Profile: Adam Boasman
Adam Boasman is a Director of North West wedding entertainment specialists, DFC, and along with running and shaping the business, works as a full-time wedding host and wedding DJ.
When I was asked to be featured in Pro Mobile, I wondered at first what I’d write about. How could I give value to other DJs, both professional and seasoned as well as those coming up through the ranks? It made me stop and think about my journey so far. When I did, experiences soon jumped out at me as being particularly influential on my 25-year career so far.
The first was in 1989, when I was 12, when my father, Ian Boasman, became the owner of Bistro French in Preston - one of the North West’s best cabaret venues. Guests were wined, dined and entertained all night long either by the DJ, or one of a host of international acts and bands we were proud to welcome to our cosy, fun and energetic night spot.
Being an impressionable pre-teen, and wanting to help in the family business (plus, babysitters are expensive!), I started helping out after school in the kitchen. My job became preparing the final course on the Bistro’s set party menu. My father was not only running the venue, but acting as DJ too, which meant that as I worked I was introduced to his greatest musical loves in the form of Motown superstars such as Martha Reeves and the Vandellas, Edwin Star and Jimmy Ruffin. I loved it. I’d spend my whole shift dancing and making apple pies, sorting out the wafers and singing along using the squirty cream bottle as a fake microphone!
Soon, the venue was so busy that my father hired a resident DJ, which gave me the opportunity to watch what he did too, although I’m sure he only tolerated me because I was the boss’s son! I was in awe. He even gave me the very important job of rewinding the cassettes at the end of the night! I went back and forth from chief dessert maker to DJ pest for years, immersing myself in music and picking up as much experience from shadowing the DJ as I could. I thought life couldn’t get much better!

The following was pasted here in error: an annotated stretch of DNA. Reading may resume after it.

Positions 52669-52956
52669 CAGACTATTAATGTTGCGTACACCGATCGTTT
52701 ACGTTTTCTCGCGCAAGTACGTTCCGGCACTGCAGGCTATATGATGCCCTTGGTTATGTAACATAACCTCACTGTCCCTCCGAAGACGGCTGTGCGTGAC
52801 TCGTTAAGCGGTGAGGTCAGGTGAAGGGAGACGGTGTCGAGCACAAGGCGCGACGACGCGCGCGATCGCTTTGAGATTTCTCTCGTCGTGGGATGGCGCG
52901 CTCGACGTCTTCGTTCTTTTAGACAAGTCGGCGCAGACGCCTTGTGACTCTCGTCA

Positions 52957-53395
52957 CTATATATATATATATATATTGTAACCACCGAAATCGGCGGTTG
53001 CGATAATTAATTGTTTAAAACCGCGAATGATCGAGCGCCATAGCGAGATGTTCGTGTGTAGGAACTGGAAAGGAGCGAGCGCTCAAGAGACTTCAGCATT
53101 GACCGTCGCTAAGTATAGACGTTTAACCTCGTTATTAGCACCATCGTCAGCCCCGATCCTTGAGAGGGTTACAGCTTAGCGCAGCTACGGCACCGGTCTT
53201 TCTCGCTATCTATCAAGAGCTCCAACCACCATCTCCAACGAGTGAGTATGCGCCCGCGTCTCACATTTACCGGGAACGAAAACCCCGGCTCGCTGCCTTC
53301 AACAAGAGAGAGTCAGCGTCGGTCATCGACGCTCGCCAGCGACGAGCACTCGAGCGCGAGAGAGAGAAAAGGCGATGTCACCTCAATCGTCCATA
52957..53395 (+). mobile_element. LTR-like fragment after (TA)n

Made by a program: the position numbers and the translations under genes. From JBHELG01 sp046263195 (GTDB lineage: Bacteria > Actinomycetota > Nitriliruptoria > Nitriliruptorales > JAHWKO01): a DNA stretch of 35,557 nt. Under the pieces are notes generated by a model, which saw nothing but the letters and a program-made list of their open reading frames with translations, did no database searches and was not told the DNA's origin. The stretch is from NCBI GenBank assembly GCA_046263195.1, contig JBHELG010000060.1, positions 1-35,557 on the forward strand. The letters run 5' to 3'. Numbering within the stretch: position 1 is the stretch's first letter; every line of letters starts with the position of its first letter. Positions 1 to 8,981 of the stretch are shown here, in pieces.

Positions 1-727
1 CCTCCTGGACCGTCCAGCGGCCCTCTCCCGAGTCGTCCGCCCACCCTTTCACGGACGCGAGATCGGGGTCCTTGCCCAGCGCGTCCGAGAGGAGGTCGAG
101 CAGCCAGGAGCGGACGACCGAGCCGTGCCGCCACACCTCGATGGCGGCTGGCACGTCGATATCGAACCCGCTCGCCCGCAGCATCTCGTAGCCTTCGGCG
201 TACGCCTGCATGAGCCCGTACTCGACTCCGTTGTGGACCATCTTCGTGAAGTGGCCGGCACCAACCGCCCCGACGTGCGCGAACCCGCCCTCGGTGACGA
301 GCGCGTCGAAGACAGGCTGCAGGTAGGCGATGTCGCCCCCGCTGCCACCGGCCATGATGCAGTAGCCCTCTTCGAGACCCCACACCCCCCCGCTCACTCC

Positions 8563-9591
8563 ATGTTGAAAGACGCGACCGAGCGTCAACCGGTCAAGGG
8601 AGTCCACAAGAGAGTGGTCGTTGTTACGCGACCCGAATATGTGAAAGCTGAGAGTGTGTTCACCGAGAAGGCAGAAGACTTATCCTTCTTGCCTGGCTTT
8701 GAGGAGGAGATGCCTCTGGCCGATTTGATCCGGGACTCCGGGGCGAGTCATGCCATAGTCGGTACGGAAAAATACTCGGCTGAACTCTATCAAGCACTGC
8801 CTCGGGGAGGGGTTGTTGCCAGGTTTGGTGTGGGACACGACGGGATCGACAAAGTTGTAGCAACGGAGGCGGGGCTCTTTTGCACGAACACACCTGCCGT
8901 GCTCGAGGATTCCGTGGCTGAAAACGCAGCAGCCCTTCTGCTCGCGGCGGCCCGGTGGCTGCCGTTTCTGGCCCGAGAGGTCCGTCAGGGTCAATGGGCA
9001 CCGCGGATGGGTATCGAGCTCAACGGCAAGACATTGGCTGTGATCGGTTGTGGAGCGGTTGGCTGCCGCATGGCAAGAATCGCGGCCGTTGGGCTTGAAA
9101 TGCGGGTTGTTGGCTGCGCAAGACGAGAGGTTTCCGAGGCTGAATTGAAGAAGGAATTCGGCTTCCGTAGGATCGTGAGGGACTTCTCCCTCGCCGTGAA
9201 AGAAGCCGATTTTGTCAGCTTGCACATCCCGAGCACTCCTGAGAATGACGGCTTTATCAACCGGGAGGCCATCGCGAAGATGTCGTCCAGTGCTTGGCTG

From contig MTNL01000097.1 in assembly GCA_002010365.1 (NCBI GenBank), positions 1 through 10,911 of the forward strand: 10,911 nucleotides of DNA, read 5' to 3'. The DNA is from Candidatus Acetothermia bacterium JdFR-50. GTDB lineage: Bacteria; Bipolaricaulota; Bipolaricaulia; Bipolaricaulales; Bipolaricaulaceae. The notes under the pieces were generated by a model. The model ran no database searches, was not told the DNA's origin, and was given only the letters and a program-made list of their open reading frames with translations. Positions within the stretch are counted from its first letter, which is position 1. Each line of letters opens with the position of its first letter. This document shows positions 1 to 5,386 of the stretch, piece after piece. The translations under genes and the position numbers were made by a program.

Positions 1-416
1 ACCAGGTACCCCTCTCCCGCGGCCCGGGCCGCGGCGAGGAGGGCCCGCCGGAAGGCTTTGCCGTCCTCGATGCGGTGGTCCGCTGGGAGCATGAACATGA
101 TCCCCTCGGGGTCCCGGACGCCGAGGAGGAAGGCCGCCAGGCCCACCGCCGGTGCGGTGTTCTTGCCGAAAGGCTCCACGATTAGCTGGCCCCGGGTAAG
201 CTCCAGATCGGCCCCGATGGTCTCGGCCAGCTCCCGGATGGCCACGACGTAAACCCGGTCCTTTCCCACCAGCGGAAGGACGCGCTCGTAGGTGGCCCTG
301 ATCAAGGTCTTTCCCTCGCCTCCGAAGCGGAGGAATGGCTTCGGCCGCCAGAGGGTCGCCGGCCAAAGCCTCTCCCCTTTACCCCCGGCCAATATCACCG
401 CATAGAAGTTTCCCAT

Then, when I was 18, we were on a family holiday in Europe when dad received a call to say our resident DJ had tragically and suddenly passed away. It was a huge shock, but the business needed to carry on. With the DJ being an integral part of Bistro French’s cabaret offering, I volunteered to fly home that day to ensure we had a DJ for the foreseeable future.
It was a very strange feeling. To be given the opportunity to have my dream job was a huge high, something I’d been aiming for over the previous six years. But also, someone had passed away; someone I admired and looked up to. It literally was that age-old cliché of filling a ‘dead man’s shoes’ and so, for a while, I continued his style and format, not wanting to break the mould and go against the grain.
Within a few months, I’d found my stride. I was DJing six nights a week and Bistro French was a hive of activity day in, day out. From hen and stag nights to landmark birthdays and works parties, Bistro French was famous for a great night out. We’d welcome the full Manchester United or Blackburn Rovers team through the back door to celebrate their end-of-season achievements. Sporting legends like Steve Davies, Kenny Dalglish, David Beckham and Alan Shearer would be dancing on the tables to my playlist and I felt on top of the world. My dream job and my sporting idols all in one room. Life really couldn’t get any better!